But I'm a teacher, too, and there I take on additional mothering roles.  I listen and I scold and I guide and (if I'm lucky) I teach them a thing or two.  And of course there are the friendships to nurture. It's easy to become consumed and exhausted with all that giving,  the ceaseless flow of love.  In many ways, I have to confront the fact that  I've neglected some relationships.  I put them on autopilot and trusted they'd manage well enough until I found some time to give them.  But we never find time, we make it.

I've been trying to make more time for myself lately.  This is complicated for women.  We're expected to nurture and give without reprieve.  Taking time for ourselves is rarely what it should be -- relaxing and recharging and healthy.  Instead, it's laden with guilt.  We feel selfish.  We feel like bad mothers. We feel like there's something wrong with us for harboring the desire to escape for just a few hours.

Growing up, my mother did it all.  She ran the household.  She cooked a meal from scratch every night.  She made lavish breakfasts on Saturdays and Sundays.  She drove us from activity to activity. She did all the laundry -- washed it and folded it and put it away.  She even cleaned my bedroom, for God's sake.  They were thankless jobs, and like the speaker in Hayden's "Those Winter Sundays,"  I knew nothing of "love's austere and lonely offices."  I didn't bother to try.  But there came a point when I realized that my mother sacrificed her personal identity to be our mother.  This is harsh and judgmental and probably cruel, too, but I didn't respect her for it, I begrudged her.  When my brother and I left, what would remain for her?  Who would she be?  I didn't want to be like her.  I wanted a strong identity of my own; I didn't want to be pared down to the singular role of mother (though it's an important part of my identity, it's only one part of me).

I've started running again.  I've never been an impressive runner, by any stretch, but the practice of running has a miraculous way of offering some clarity.  Pushing a bit more each day, watching the distance grow, and picking up speed reminds me that I am in control of much of my life.  I am the shaper, not merely the shaped. When the body wants to quit, the mind can speak firmly to place one foot before the other.  Progress is made. And running helps the writing come more easily -- it gets the wheels turning.  It helps me notice.  And it brings me outside.

It sounds cheesy, I know, but I feel like I'm moving into a new stage of my life. I want to move confidently toward it, but in doing so, I need to think about how my identity is evolving.  I value stability and constancy, but I refuse to be stagnant. Honesty is incredibly important to me, which means I need to muster the courage to be honest with myself -- something that can be hard, ugly even.  And then I can't merely confront it, but I need to take a hard look at it, assess if for what it is,  in order to make a plan, in order to take action to support that identity.  And running's helping me do the work.  We have to show up in relationships if we want them to thrive and one of the most important relationships we need to foster is the one we have with ourselves.  So I'm taking time.  I'm showing up.  I'm figuring it out.

Sunday, April 16, 2017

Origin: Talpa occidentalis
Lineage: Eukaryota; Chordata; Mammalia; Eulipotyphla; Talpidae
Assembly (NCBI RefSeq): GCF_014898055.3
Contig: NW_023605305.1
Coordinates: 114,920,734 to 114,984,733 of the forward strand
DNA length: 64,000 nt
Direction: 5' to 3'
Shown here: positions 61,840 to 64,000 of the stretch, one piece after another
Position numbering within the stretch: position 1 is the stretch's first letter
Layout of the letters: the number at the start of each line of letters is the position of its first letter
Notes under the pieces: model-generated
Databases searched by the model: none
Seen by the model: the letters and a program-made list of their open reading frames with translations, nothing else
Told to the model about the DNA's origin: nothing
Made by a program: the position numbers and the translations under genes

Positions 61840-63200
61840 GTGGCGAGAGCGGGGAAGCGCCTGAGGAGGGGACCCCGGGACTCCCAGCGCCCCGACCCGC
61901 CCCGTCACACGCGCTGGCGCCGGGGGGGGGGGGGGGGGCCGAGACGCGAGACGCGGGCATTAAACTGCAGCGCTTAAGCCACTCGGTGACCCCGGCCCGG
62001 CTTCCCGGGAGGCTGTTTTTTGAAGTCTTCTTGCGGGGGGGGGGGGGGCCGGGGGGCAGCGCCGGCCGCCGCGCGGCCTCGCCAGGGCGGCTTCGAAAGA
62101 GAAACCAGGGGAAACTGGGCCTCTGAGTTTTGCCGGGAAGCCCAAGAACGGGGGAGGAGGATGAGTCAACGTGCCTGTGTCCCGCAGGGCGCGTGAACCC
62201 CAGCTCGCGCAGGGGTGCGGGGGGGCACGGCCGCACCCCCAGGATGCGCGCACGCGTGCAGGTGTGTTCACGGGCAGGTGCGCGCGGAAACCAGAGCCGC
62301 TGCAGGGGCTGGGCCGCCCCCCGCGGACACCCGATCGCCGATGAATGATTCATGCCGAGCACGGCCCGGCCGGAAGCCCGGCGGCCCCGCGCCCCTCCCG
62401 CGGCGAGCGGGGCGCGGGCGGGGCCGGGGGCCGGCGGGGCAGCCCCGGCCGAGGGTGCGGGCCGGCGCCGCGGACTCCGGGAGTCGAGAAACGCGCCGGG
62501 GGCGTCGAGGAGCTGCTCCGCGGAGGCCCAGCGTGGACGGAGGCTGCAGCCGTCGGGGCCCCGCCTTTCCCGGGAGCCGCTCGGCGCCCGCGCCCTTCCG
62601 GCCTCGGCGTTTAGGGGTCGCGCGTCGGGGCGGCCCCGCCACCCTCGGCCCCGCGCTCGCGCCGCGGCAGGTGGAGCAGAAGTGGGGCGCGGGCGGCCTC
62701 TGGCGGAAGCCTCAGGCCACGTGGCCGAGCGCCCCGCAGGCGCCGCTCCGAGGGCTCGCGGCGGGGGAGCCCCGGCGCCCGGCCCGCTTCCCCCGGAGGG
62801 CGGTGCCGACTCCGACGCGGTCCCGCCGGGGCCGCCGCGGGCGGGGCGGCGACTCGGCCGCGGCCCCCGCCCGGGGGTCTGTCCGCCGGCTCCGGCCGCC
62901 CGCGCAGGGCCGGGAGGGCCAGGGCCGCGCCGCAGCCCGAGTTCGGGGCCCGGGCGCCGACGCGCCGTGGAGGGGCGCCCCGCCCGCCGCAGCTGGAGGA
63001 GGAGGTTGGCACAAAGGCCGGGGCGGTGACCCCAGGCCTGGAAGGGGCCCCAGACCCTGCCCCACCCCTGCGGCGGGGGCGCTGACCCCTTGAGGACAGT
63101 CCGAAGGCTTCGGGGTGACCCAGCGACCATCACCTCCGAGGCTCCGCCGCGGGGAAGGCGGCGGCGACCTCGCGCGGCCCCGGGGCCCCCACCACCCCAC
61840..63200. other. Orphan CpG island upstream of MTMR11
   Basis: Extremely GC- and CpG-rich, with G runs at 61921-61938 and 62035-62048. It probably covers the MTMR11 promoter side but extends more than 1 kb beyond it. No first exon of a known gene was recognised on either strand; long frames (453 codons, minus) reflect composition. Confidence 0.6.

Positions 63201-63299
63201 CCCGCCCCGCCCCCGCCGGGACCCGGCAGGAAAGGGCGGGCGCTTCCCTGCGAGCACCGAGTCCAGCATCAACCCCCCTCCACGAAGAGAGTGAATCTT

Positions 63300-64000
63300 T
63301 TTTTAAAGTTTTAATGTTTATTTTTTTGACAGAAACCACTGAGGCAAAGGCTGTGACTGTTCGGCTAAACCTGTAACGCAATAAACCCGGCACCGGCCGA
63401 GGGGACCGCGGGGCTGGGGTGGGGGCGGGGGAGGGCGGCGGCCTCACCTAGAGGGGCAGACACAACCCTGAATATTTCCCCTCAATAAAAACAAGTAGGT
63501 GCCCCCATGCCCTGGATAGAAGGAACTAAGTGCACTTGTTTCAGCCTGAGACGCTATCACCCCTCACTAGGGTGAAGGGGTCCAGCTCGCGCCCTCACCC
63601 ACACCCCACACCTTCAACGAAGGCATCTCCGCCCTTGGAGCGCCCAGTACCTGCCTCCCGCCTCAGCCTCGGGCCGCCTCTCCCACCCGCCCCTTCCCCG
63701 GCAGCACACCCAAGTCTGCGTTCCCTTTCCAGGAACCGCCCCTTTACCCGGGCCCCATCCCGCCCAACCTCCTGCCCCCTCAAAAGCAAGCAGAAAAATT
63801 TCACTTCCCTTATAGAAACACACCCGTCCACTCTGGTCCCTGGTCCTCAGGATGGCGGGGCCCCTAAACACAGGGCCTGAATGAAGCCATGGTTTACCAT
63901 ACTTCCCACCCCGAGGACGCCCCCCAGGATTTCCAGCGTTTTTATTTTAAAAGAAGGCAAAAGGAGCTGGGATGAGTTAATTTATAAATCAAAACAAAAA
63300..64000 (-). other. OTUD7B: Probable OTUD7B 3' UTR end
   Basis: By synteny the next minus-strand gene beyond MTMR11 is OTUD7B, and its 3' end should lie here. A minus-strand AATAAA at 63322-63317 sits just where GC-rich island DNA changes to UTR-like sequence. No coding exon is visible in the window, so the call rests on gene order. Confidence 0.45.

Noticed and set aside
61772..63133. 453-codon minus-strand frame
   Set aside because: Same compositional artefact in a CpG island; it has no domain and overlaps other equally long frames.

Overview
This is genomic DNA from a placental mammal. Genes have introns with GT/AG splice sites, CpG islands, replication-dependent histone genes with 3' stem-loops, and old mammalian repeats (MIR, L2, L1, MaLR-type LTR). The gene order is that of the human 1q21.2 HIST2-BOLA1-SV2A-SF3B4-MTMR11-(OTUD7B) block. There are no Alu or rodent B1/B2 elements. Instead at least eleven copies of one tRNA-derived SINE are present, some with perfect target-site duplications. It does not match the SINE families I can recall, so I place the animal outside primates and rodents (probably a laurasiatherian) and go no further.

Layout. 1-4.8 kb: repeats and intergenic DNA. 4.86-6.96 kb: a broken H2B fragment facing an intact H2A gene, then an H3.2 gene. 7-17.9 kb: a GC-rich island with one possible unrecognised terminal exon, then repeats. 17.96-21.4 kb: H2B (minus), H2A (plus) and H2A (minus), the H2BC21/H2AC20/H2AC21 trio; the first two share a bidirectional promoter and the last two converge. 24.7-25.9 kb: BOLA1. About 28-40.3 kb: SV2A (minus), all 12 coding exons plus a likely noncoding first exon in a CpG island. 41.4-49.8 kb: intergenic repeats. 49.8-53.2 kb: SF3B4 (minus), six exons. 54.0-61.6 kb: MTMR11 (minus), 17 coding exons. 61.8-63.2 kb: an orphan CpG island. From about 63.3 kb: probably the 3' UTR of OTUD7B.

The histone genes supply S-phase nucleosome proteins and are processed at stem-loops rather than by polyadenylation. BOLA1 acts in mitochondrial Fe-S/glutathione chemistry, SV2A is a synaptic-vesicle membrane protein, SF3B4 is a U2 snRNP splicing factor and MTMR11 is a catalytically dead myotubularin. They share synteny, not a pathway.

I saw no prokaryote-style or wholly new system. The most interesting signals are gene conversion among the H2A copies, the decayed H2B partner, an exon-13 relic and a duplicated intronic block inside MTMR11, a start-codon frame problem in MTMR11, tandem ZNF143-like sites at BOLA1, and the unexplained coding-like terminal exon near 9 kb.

Soul Mirror

Every time I meet someone who's been to Decorah, various iterations of how magical a place it is are bound to follow.  I had the privilege of growing up in a part of the world that's one of the most beautiful I've encountered.  The bulk of my adolescence was spent outdoors.  In a small town, children entertain themselves.  We'd traipse along the bluffs; we'd gather old inner tubes and float down the river; we'd build shelters in the woods from salvaged wood and tin; we'd wind down gravel roads, hair blowing, sipping warm Peter Vella chardonnay we'd siphoned from my friend's parents' box in the fridge and stored in mason jars; we'd make hot chocolate and pack blankets and lay supine in the bed of a pick-up and watch meteor showers.  We entertained ourselves, but we did it together. It's far from typical, but many of the friends I made in elementary school continue to be some of my best friends today.  See?  There's something magical about Decorah, and it isn't merely the natural beauty of the place -- a waterfall here, an ice cave down the road, a gorgeous look out point a half mile further...  It's connection.  The roots are deep.

I had a difficult time finding friendships in college that rivaled those I'd built growing up.  I found them eventually, but I didn't realize how lucky I'd been until I was challenged to build new relationships.  Most people I met seemed to lack depth -- they were interested in surface friendships. Perhaps they hadn't grown up walking the woods and talking and getting to the deep-dark stuff. Maybe they were handicapped by a city rife with distraction and entertainment.

And then I graduated from college and made my way into the real world.  I was challenged again to build friendships.  Unfortunately, the way I like to spend the bulk of my time doesn't exactly generate community.  You don't meet a lot of new friends wandering wooded trails or leisurely playing disc golf or reading.  So my colleagues became my friends.  And many of them are rich, true, wonderful friendships, but it took a long time to find them.  I still long to be surrounded by the large group of friends I was blessed to have in high school.  Perhaps that's why I seem to require so much love, even when I should feel satiated by all I'm given.  I was spoiled by such excess love growing up, anything less feels like a shortage.

As adults, I think it's hard to meet people whose soul seems to mirror our own.  There's so much distraction.  And maybe so much damage.  And maybe people have found a way to make-do with what they've got.  They aren't terribly eager to give much energy to nurturing new friendships.  They have families and careers that require care; friendships become secondary.